On Sunday, July 15, the National Hurricane Center (NHC) noted that Sub-Tropical Storm Beryl was devoid of precipitation around its center of circulation and infrared imagery from NASA's Aqua satellite confirmed it. By July 16, Beryl had again become a remnant low pressure area.
When NASA's Aqua satellite passed over Beryl on July 15 at 1:55 a.m. EDT (0555 UTC), it looked at the storm in infrared light. Infrared imagery shows cloud top temperatures. Clouds around Beryl's center had warmed from the previous day, indicating that the uplift of air to help create the thunderstorms (that make up the tropical cyclone) had weakened. The storms surrounding the center also appeared devoid of any precipitation. The cyclone was comprised of a swirl of low- to mid-level clouds with minimal convection in the southeastern quadrant.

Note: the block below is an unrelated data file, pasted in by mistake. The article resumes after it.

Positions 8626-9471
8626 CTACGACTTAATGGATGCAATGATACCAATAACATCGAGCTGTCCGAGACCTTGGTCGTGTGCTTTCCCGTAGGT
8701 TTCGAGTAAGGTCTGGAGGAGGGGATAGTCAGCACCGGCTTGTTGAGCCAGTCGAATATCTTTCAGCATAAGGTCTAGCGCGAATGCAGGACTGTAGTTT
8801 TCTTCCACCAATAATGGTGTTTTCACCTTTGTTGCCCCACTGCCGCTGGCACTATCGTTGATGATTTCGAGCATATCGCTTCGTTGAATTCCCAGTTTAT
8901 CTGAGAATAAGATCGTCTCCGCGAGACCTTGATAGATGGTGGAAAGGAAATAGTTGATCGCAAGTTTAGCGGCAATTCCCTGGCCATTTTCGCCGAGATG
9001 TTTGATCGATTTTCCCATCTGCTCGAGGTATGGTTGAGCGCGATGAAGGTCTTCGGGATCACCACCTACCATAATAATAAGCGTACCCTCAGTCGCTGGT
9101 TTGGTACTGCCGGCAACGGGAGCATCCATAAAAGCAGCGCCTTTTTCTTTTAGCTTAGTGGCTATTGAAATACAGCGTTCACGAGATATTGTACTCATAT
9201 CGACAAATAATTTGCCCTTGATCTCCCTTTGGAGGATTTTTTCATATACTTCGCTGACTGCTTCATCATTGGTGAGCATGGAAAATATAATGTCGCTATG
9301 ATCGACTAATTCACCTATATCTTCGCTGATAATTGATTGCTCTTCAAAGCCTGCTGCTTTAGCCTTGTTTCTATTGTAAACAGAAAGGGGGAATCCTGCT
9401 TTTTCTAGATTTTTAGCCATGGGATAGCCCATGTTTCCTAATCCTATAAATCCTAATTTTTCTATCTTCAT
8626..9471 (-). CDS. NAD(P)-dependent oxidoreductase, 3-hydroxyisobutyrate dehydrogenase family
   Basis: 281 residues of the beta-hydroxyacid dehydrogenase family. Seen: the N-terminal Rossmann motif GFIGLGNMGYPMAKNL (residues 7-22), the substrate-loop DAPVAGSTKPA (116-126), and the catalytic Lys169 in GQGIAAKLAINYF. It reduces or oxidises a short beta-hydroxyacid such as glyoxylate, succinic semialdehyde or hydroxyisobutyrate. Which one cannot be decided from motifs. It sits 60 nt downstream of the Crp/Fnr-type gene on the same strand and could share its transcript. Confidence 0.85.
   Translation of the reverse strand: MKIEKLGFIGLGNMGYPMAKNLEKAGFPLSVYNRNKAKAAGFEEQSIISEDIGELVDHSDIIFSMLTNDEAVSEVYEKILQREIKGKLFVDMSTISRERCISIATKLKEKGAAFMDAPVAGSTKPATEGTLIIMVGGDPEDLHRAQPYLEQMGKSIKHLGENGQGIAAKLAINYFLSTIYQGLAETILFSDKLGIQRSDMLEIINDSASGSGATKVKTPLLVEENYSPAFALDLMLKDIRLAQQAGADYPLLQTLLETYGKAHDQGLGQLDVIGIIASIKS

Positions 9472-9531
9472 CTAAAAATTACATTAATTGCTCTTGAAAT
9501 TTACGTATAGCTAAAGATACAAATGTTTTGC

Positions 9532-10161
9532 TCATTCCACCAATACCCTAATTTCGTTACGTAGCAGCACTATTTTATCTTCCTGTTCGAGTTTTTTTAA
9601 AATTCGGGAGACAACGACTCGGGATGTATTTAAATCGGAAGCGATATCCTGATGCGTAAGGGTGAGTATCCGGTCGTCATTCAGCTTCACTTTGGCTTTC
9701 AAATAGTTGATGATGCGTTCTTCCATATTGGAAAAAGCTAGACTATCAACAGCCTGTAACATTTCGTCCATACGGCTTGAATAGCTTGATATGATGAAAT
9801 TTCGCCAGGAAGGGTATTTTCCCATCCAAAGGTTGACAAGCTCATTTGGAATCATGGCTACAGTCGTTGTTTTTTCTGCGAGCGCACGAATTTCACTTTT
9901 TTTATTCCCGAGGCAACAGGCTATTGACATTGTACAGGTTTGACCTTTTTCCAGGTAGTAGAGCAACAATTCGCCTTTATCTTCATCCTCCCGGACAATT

NHC forecaster Jack Beven said "While the low-level center remains over the Gulf Stream, GOES-16 satellite air mass imagery indicates that the center is now west of the associated upper-level trough and that significant northerly vertical shear is occurring."
At 11 a.m. EDT on July (1500 UTC) on July 15, the center of Subtropical Storm Beryl was located near latitude 38.1 degrees North and longitude 64.7 degrees West. The storm was moving toward the east-northeast near 3 mph (6 kph). Maximum sustained winds were near 40 mph (65 kph) with higher gusts.
In the last advisory from NHC on July 16 at 0300 UTC (July 15 at 11 p.m. EDT), the storm was about 420 miles south of Halifax, Nova Scotia, Canada. The National Hurricane Center said the Beryl's maximum sustained winds had dropped to 30 knots (34.5 mph/55.5 kph) and "Beryl has ceased to be a subtropical system as it moves northeast."